Photo Essay

Le Cimetiere des Chiens

Cimetiere des Chiens

Just outside Paris in the suburb of Asnieres-sur-Seine is Le Cimetiere des Chiens, which literally means the Cemetery of the Dogs. That's right, a pet cemetery, and not just any pet cemetery, but the oldest one in the world.

Many locals don't even know about Le Cimetière des Chiens. When I emerged from the metro to seek it out, I stopped into a little patisserie to make sure I was headed in the right direction.

"Excusez-moi, je suis a la recherche pour Le Cimetière des Chiens s'il vous plait," I said politely to the lady behind the counter in my horrible French.

The most perplexed look crossed her face. "Cimetiere des Chiens???" She asked.

I nodded hopefully

"Anglais?" She asked.

I wrinkled my nose, nodded reluctantly, embarrassed it was so obvious.

"The Cemetery of the Dogs??" She asked incredulously.

I nodded vigorously and smiled brightly, "That's right!"

There were a few other locals in the shop. She asked them something in rapid-fire French, and they all froze with baffled looks on their faces and shook their heads saying, "non." They looked as if they were asked, "Do you like to eat rotten eggs?" The lady turned to me and declared, "We have cemeteries for people here, but not for dogs!" I sighed and bought what I swear was the most amazing donut I've ever had in my entire life.

Back on the street, I asked someone which way to the Seine and continued on. Sure enough, the cemetery was right where I thought it would be, just on the other side of the river. Sometimes it's better not to second guess yourself, but then I would have missed out on that donut.

The cemetery is a gem. It was founded in 1899 and, despite its name, there are all kinds of animals buried here including a lion, a racehorse, monkeys and fish. There are monuments in honor of Bari, the famous St Bernard credited with saving 40 lives in the Swiss Alps, and for Moustache, Napoleons's favorite dog. The most famous animal buried here is Rin Tin Tin, the movie-star dog, who starred in nearly 30 films in the 1920's and later had his own radio show.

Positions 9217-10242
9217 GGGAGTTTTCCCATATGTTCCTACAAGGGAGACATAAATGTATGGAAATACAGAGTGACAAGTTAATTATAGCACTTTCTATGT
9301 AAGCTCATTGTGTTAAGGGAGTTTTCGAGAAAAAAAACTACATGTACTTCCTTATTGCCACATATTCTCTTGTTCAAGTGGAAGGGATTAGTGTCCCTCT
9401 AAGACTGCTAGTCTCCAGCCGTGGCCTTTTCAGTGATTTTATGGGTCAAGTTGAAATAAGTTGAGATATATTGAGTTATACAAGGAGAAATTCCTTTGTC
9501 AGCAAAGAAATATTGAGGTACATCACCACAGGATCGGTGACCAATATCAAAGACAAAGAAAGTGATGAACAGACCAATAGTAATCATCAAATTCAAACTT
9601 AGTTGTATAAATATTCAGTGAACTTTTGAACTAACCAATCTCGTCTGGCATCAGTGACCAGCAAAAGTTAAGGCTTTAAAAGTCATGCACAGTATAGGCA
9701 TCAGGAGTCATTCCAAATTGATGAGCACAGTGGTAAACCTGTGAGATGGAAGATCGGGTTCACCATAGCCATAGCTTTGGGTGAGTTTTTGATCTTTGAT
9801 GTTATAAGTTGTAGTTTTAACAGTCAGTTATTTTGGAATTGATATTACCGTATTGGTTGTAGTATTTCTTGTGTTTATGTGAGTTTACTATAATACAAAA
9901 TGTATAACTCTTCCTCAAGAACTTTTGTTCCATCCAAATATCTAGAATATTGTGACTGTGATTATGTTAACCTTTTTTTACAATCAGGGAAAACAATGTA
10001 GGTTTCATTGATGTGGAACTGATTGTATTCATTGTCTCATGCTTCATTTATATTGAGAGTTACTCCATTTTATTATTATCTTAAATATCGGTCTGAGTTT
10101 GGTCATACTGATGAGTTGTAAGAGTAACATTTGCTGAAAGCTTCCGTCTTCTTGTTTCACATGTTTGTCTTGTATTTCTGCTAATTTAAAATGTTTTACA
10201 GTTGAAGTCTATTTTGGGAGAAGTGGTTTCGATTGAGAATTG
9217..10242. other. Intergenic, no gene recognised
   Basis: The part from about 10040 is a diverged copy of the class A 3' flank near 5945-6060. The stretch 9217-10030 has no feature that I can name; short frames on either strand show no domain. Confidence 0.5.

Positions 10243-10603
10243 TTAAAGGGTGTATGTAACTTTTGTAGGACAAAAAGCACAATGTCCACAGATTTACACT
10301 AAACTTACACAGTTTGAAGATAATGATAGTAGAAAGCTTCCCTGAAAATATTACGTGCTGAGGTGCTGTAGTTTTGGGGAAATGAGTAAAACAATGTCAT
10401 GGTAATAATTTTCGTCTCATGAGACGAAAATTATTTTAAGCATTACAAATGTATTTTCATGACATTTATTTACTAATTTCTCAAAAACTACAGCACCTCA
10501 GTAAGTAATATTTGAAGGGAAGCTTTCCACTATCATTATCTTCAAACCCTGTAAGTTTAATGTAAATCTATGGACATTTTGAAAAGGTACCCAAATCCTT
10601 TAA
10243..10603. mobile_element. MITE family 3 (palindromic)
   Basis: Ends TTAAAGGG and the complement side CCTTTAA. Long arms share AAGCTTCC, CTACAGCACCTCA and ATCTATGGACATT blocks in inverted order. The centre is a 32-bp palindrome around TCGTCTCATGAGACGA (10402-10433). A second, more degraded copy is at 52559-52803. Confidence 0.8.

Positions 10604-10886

This is not your typical graveyard. In fact, it actually has a very festive feel about it. Graves are decked out with bright flowers, dog toys, trinkets and glittering beads everywhere. There was even a mini disco ball! Some tombstones have photos of the animals, others have ornate statues- some more quirky than others. Each epitaph was touching in its way, whether it was just a name and year or many paragraphs in French. The graves in this cemetery feel so personal, it is clear these animals were completely loved and missed. Le Cimetiere des Chiens really seems like a celebration of who these animals were. It's too bad we humans don't take the same liberty with our own somber graves.

Next time you are in Paris, definitely put Le Cimetiere des Chiens on your list of things to do. And if you meet any dog-loving locals, you might tell them about this wonderful cemetery too- it's too unique of a place to keep secret!

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